Brief Reports

International prevalence of the use of peripheral intravenous catheters


Over a billion peripheral intravenous catheters (PIVCs) are inserted each year in hospitalized patients worldwide. However, international data on prevalence and management of these devices are lacking. The study assessed the prevalence of PIVCs and their management practices across different regions of the world. This global audit involved 14 hospitals across 13 countries, with 479 patients screened for the presence of a PIVC. We found 59% of patients had at least 1 PIVC in place, and 16% had other types of vascular devices. We also found that overall, 25% of patients had no vascular device in place. The majority of PIVCs were inserted by nursing staff or a specialist team. The prevalence of idle PIVCs in place with no fluid or medication orders was 16%, and 12% of PIVCs had at least 1 symptom of phlebitis. Journal of Hospital Medicine 2015;10:530–533. © 2015 Society of Hospital Medicine

© 2015 Society of Hospital Medicine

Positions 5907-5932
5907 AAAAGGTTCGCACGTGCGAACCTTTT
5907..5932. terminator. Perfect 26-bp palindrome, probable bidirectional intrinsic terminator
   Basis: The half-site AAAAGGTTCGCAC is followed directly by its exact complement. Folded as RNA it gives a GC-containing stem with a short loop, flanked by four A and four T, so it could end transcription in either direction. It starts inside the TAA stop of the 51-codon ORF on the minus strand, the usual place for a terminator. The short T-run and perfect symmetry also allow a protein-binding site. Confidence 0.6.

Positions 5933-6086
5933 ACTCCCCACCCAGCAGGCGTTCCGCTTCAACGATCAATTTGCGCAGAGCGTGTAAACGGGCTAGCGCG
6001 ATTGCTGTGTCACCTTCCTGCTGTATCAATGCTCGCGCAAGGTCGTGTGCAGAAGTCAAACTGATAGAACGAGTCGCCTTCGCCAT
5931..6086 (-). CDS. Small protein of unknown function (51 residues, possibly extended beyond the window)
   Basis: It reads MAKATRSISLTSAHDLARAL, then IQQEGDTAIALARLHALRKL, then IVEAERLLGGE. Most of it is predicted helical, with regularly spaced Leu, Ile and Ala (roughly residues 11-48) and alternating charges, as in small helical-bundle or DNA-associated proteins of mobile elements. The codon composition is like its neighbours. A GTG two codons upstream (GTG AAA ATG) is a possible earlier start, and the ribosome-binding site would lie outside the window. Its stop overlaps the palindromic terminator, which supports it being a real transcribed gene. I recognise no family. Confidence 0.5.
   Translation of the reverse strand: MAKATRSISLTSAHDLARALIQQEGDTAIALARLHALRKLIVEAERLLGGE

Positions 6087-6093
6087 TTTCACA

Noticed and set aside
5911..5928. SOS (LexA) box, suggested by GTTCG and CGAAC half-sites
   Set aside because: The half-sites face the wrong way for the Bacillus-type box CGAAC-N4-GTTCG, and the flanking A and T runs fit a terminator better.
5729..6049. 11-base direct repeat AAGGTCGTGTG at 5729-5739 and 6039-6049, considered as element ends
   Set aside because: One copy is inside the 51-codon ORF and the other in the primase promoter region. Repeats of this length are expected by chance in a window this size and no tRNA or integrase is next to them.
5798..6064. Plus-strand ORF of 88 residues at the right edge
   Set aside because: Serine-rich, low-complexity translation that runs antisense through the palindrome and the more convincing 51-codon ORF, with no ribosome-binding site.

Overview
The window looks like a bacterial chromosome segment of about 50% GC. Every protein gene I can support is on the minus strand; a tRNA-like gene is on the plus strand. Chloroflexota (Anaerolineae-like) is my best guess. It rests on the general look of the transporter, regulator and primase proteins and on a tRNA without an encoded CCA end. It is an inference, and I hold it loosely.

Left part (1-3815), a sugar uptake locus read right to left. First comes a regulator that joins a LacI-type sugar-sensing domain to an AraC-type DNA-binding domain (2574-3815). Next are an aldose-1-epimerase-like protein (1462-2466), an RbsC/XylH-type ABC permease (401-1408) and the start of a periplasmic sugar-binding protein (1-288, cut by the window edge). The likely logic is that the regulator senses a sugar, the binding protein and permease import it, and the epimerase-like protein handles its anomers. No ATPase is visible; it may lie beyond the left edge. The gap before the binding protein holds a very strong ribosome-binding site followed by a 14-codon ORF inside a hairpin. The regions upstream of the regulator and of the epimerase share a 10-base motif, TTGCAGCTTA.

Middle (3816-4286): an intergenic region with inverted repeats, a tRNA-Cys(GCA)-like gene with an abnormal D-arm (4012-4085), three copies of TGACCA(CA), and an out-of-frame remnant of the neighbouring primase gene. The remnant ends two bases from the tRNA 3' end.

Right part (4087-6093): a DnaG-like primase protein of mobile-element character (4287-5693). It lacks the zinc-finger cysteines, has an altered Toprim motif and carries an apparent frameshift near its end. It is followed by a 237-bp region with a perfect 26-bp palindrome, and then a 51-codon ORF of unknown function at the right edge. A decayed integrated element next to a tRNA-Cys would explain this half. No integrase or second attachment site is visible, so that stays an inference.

Peripheral intravenous catheters (PIVCs) are ubiquitous devices that can have serious complications including bloodstream infections.[1] The annual use of PIVCs in North America has been reported to be in excess of 330 million. The estimated number of PIVCs used across greater Europe or other regions of the world is largely unknown, although estimates from global device sales have been reported to be approximately 1.2 billion.[1, 2]

Robust data on the prevalence of PIVCs and their associated management and infection prevention practices remain poor in Western countries; even more concerning is that PIVC data in developing nations remain relatively unknown.[3] Healthcare‐associated infection rates are significantly higher in developing nations, where the lack of resources and staff training can contribute to poor PIVC insertion and management.[4, 5]

There are currently scant data on PIVC management practices across different regions of the world. Localized complication rates such as phlebitis and infiltration are an under‐reported problem, yet are known to be a contributing factor for PIVC failure that leads to premature cessation of intravenous (IV) therapy, device removal, and the requirement for resiting of a new PIVC. Such failure can lead to delays in IV therapy, increased length of hospital stay, and cost.[6] Importantly, it can also lead to patient‐reported anxiety and pain. This lack of information has made it difficult to identify contributing factors for PIVC failure that may include inserter characteristics, patient‐related factors, and anatomical placement as well as healthcare facility adherence to international best practice and infection prevention guidelines.[6, 7]